Note: Another snippet from the work-in-progress for NaNoWriMo, a twisted bit concerning a family cruise in the Caribbean. For background filler on this one, you should know that my youngest sister, Roni, endured two massive strokes in her early Twenties, leaving her partially paralyzed. This sounds grim, and it is, but I firmly believe that you should embrace what you have been given and find the laughter where you can…
By the time I got down to the Upper deck, I was sweating and emitting pressure-relieving belches, which was most assuredly not a pretty sight. My appearance was not enhanced by the super-long trek down the endless hallway toward the cabin, as said trek increased the sweat factor and the paleness and the bodily disquiet. Topping things off was another round of ship-lurching, resulting in additional unattractiveness like staggering and bouncing off the walls. Suffice it to say that I probably looked like David Hasselhoff that time he really, really wanted to eat a cheeseburger off the floor.
Random development halfway to the room: A door opened, probably leading to one of the guest rooms, as there were roughly seven thousand of them on this floor, and a head popped out. The head belonged to a severe-looking woman who had not quite mastered the art of sunscreen-application, resulting in her splotchy body looking like something that Jackson Pollock would have created in his barn. Said head said: “What is wrong with you?”
Me: “I’m just trying to get to my room and-”
The door slammed and Splotchy was gone. Well, not entirely. From within the chamber, her vocal cords were still very much present: “Harold, we are never getting on a boat again. They let just anybody on this thing. The children have been damaged forever.”
The children started crying, apparently assuming that “damaged” meant “not good” and therefore the next round of Christmas gifts would not be as satisfying as the last. Harold wisely chose not to share any emotions or vocalizations, because fourteen years of marriage had taught him that neither expression was optimal. Instead, he continued to quietly fiddle with his laptop, working on a blog post concerning why people should never marry someone just because they showed up for a second date without a restraining order.
I thought about banging on the door and announcing that I was from Child Protective Services, but such a lark didn’t really go so well that last time I engaged in such frivolity, so I just turned and kept walking. Hopefully they could work it all out before someone ended up giving an interview from a prison cell. (“Well, Barbara Walters, it all started that day when we received the brochure for Carnival Cruises…”)
Eventually, I made it to the proper longitude and latitude where our cubicle was located. I was just about to slide my card into the key lock of the room, when something registered to the left of me, further down the hallway. I turned to review, and I spied several of the Carnival room attendants in a huddle. They seemed to be studying something in the midst of them, a something that appeared to involve what might be a wheelchair.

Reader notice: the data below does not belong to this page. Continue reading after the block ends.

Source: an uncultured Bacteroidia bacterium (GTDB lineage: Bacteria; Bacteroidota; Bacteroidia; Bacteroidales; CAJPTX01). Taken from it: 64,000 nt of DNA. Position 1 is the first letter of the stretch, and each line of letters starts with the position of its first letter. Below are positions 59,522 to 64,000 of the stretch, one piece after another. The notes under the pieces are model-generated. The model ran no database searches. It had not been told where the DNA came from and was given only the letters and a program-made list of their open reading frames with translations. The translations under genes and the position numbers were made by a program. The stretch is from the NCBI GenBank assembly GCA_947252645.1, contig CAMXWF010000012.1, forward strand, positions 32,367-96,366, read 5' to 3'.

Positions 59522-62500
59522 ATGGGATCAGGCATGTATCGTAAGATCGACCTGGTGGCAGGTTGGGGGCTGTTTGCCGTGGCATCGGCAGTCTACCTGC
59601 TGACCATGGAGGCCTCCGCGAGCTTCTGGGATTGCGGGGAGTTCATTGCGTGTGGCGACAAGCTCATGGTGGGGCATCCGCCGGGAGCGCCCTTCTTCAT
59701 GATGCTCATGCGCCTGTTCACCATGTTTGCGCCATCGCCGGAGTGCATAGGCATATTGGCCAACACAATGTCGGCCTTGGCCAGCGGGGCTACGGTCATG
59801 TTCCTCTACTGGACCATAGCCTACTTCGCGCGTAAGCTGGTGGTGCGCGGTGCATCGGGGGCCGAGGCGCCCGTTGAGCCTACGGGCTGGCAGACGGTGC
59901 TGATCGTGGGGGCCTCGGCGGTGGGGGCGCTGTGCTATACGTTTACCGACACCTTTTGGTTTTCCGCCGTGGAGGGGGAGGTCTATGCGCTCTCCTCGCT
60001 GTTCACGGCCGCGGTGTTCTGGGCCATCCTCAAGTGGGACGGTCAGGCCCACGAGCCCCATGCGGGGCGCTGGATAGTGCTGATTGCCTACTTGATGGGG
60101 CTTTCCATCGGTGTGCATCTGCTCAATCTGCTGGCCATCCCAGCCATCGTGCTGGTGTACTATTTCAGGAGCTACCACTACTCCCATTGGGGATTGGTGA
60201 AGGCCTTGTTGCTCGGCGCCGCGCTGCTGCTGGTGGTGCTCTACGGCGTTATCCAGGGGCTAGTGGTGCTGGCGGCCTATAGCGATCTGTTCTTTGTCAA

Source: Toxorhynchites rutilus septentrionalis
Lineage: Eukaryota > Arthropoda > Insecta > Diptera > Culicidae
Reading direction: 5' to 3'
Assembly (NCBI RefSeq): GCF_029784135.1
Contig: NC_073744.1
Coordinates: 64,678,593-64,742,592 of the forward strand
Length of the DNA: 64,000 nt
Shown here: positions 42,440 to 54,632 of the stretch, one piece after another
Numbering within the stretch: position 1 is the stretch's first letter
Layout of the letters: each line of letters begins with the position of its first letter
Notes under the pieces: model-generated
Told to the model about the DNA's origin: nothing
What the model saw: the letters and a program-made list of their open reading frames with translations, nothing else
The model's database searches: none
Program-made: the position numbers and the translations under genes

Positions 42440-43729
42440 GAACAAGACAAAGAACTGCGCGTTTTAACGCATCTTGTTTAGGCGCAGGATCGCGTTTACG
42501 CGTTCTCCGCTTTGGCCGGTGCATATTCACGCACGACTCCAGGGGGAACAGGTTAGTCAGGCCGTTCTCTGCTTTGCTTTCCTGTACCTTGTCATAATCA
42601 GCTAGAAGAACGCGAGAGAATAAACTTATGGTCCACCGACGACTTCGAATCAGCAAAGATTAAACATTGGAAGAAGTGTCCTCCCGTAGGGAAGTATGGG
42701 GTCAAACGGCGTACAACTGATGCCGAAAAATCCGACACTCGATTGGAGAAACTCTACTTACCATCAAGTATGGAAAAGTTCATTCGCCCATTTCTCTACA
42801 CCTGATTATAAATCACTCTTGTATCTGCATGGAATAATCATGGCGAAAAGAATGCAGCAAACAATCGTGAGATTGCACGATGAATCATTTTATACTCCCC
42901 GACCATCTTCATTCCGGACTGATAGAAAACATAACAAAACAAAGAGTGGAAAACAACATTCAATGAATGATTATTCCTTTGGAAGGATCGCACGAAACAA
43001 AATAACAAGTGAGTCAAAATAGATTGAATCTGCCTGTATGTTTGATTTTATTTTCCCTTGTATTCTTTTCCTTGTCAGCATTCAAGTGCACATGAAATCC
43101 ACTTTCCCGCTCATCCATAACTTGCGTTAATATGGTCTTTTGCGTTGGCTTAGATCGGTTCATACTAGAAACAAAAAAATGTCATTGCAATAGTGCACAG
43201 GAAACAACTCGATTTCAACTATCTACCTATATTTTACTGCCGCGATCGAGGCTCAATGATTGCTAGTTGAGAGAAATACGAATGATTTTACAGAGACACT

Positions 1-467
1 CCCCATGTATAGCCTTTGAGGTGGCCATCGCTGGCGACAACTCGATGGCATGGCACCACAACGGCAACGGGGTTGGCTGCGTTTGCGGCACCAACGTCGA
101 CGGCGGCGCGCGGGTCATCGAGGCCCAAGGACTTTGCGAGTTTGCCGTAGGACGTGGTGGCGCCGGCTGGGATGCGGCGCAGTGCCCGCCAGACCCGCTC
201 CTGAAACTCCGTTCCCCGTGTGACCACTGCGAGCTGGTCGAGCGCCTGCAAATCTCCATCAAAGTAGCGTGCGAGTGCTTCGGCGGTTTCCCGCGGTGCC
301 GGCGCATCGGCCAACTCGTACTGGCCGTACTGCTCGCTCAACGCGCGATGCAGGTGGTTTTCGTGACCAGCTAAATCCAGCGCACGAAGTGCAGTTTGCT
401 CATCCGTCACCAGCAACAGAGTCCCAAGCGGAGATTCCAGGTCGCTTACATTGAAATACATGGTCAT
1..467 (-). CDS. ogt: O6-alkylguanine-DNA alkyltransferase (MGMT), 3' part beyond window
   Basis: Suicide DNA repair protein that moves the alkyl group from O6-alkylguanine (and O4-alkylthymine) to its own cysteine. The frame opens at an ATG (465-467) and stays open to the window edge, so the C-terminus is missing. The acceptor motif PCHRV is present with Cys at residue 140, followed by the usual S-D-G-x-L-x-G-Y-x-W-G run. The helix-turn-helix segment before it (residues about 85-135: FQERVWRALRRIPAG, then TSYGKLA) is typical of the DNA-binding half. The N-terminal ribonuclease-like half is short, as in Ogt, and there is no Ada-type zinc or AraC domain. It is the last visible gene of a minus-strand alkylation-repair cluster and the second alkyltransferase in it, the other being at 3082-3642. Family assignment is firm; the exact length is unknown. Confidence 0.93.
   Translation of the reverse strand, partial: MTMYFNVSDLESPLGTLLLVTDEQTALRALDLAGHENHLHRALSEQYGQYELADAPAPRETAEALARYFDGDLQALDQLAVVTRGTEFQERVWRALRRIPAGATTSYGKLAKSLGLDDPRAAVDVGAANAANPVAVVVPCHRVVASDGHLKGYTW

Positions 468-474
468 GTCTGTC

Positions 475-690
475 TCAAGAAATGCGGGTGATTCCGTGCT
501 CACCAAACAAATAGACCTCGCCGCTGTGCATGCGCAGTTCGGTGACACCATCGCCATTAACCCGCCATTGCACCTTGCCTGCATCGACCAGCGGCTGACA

Wait a minute. I recognized those wheels.
I headed their way, just as the ship tussled with another swell, resulting in a lurch that propelled me forward and had me nearly knocking the group over like I was bowling for Jesus. Some of them scrambled out of the way, clutching at crucifixes and fervently muttering under their breath, and there was my sister Roni in her wheelchair, looking very, very mad. She had her good hand on the knob of a door leading to one of the mysterious places where the service people did whatever they did, a hand-position that was making the workers very, very nervous.
I leaned down to converse with Roni. “Sweetie, what are you doing out here alone? Where’s Mom?” (She can’t actually speak, but she can answer in other ways, although some of those ways can result in the loss of a limb.)
Roni just kept glaring at the door, refusing to look at me, anger flushing her face. She tried jiggling the doorknob again, determined to achieve whatever goal she had in mind. (And I’m sure that it was a good goal, just not one that anyone else would appreciate or support.) In a nicely dramatic move, she upped the jiggling tempo until it sounded like titanium-beaked woodpeckers were trying to breach an underground bunker in war-torn Yugoslavia.
This caused the workers around me to burst into alarmed chatter, in a manner that was not English but made it very clear that if Wheelchair Girl didn’t knock it off we would soon be at Defcon-4 and missiles would be launched. Terrific. I now had to resolve a political crisis without knowing the language, and I was risking the possibility that I would annoy the staff beyond redemption. They would no longer use origami techniques to twist our towels into the beloved cute animals that we could discover on our beds after returning from a night of binge-drinking on the Grain Alcohol Deck. I had to proceed carefully.
Story behind the photo: I’ve used this one before, in a different context. Sometimes you have to go to a familiar place and just breathe…
Categories: Work In Progress